FC Edmonton Physiotherapist Scott Gilroy: Sports Science is a CPL Priority
1. How did this job opportunity come to fruition and specially in the sport that you love?
“It all kind of started with treating a few of the current players, I was doing some treatment on some previous injuries on a couple of the old guys that had kicked around from the last team. Couple of the younger guys that we’ve worked with through the University.
We got to talk about the new program as they started signing contracts. We were able to set up a meeting with Jeff [Paulus] and from there it was nice to put it all together and show him what we could offer in conditioning and put the whole sports science program together that way.”
2. The CPL struck a partnership with a company called Kinduct. The study determined that with a packed and congested schedule this was really needed.
“The partnership that we have with kinduct is: there’s a bunch of research going on about how injuries are happening throughout the league, are there any patterns that are starting to be developed. We’re gonna look back on it – I think that study as far as I know is through the UFC.
All I know in our end all we have is the software to track all the injuries and how they’re occurring etc. In terms of the support that the league has given us, we should be getting more information. Hopefully with that information we can make better decisions for next year. I do think that in a challenging summer schedule, we’ve got a lot of games close together for parts of the season.
These are times where we have to be very careful with the athletes, thinking about rotating players. Thinking about what we can do injury’s prevention-wise to help them get through those timelines. There’s not that many leagues around the world where you’ll see lots and lots of games — some parts of our schedule we were playing 3 games in 10 days.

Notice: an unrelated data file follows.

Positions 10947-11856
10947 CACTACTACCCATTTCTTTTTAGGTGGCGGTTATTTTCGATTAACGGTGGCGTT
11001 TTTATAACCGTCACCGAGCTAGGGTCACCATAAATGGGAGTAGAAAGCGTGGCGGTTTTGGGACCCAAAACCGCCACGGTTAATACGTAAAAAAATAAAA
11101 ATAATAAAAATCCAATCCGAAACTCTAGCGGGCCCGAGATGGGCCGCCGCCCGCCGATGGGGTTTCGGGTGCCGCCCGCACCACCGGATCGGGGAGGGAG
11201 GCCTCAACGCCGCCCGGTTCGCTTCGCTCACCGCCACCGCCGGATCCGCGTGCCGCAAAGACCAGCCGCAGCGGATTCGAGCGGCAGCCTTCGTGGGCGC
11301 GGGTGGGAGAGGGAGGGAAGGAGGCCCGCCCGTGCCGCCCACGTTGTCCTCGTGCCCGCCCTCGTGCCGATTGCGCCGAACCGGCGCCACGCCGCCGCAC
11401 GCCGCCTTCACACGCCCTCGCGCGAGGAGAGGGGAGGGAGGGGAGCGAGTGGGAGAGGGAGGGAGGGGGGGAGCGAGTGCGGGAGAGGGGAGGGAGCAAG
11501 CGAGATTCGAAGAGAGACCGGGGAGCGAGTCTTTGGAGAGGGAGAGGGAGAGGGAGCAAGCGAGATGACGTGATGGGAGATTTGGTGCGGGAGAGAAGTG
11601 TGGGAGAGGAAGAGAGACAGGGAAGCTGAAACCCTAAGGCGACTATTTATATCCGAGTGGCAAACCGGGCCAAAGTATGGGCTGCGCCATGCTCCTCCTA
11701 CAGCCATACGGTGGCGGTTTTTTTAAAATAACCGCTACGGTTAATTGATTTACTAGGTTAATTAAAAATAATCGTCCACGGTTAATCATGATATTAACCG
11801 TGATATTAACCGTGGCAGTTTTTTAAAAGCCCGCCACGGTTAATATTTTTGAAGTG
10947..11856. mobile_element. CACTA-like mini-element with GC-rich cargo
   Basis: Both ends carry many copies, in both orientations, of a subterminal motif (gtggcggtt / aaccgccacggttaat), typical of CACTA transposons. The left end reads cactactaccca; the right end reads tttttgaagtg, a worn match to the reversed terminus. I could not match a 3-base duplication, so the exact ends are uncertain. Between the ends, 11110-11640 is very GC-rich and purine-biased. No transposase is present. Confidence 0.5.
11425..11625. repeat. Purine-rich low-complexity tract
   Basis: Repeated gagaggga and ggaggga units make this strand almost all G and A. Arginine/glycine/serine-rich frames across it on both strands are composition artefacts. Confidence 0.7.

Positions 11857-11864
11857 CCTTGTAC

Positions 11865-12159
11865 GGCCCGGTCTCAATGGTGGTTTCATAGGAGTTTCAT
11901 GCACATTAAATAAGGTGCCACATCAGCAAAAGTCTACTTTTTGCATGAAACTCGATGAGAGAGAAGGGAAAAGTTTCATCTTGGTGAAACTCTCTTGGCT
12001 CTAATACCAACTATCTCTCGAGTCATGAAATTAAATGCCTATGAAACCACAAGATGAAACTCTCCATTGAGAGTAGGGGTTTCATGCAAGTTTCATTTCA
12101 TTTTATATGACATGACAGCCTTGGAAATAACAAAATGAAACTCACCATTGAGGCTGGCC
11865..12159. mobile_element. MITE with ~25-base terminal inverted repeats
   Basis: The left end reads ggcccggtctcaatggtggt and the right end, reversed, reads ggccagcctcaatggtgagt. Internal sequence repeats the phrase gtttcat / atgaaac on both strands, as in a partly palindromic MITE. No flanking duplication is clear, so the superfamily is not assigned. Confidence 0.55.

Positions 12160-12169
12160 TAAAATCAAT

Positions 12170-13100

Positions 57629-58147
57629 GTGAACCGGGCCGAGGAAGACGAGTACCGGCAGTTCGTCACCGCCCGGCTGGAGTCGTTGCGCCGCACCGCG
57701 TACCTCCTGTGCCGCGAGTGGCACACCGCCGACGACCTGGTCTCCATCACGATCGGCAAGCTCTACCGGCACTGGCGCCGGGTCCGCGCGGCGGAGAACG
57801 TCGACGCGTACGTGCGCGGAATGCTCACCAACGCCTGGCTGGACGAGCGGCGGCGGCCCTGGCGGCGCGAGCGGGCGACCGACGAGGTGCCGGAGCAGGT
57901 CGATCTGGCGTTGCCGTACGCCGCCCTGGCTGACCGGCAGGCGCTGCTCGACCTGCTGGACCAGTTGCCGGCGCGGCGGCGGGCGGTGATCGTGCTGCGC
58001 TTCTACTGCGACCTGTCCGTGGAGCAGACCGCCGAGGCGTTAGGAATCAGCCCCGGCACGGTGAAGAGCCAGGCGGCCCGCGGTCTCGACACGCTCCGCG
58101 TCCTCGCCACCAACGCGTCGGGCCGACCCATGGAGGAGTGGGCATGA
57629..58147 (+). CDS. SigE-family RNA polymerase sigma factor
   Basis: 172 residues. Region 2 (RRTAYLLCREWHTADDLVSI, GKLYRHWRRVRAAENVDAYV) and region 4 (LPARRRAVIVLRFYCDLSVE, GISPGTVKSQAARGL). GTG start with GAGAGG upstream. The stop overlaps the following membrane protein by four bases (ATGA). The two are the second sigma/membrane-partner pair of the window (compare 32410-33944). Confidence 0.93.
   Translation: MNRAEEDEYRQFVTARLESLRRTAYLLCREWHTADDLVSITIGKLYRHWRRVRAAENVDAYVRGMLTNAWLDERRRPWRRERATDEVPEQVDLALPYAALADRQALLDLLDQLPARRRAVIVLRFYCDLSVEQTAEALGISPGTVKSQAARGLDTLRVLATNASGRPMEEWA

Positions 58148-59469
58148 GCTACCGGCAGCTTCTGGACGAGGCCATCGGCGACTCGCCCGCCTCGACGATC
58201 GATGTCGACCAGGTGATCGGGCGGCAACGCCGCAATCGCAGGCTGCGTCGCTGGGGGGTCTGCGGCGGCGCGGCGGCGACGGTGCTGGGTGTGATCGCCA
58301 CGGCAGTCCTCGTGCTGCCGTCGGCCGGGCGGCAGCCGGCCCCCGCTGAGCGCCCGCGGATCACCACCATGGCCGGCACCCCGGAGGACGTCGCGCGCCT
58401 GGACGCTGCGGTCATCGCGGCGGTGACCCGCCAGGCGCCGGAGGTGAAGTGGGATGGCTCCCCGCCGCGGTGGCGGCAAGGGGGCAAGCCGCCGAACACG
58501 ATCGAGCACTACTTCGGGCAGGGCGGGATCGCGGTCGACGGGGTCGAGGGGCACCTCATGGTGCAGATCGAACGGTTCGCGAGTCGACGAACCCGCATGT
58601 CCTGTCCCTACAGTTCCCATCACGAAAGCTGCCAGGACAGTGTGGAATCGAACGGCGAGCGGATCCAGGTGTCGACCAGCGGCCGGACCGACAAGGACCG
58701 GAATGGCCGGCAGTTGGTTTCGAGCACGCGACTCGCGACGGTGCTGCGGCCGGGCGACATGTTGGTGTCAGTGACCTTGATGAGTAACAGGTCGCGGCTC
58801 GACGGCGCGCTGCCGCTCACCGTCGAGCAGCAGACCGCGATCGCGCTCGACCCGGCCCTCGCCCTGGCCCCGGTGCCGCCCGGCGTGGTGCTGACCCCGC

There’s not that’s many places in the world where you’ll see that. So we’ve had to be creative with some of our sports science and some of our techniques so that our athletes aren’t getting hurt.”
3. So its all about getting the effectiveness of the player through the full 90 minutes?
“Yeah for sure, the number one thing that we’re concerned about is they’re performance. So anything we can do to help they’re performance is crucial. We’re trying to make sure there’s no rock left un-turned in terms of what we’re trying to do both help them perform but also to have a lot of players to chose from come selection day. If guys are injured and they’re not available that’s gonna Impact they’re performance too.”
4. Canada is a country with a lot of resources. Is sports science a priority for the league?
“I think so, in year one of the league you’ll never know what you’ll be walking into but the health of the players is near the top of the list. I think we’re really fortunate that we have the support of the league and FC Edmonton.
That there is funding available, resources and just education for the athlete too. What we should be doing, what we shouldn’t be going. How we can keep them healthy and performing well for as many days of the year as possible.”
5. When you’re assessing players and treating them, what are some of the things that you would tell them to take care of when they do go in they’re alone time?
“A big piece is how they try to recover after games. Typically when you’re on the road, we try to make sure that the players know on his fast it takes them to recover. Whether that’s an ice-bath, or they’re nutrition. Rolling out hamstrings, quads, classic muscle groups that get usually get injured.
Teaching them how they can recover quickly so they can perform again. We’ve developed a long term plan that we did in the preseason focuses more around on strain training. Some of their mobility work, longer term fixes.
We started that in March. That stuff will take fruition closer to the end of the season. In the short term day to day physiological recovery – can we make sure our muscles are ready to perform in a couple days time.”
6. Do you travel with the team?
“So I’ll travel half the time with the team and the athletic therapist will do the other half. We split the travel, realistically the program doesn’t change. We keep things very consistent between the two of us. The program is set in advance and doesn’t matter who’s gonna implement it. Obviously there’s different challenges in different road trips, each one looks a little bit different but we try and keep as consistent as possible.”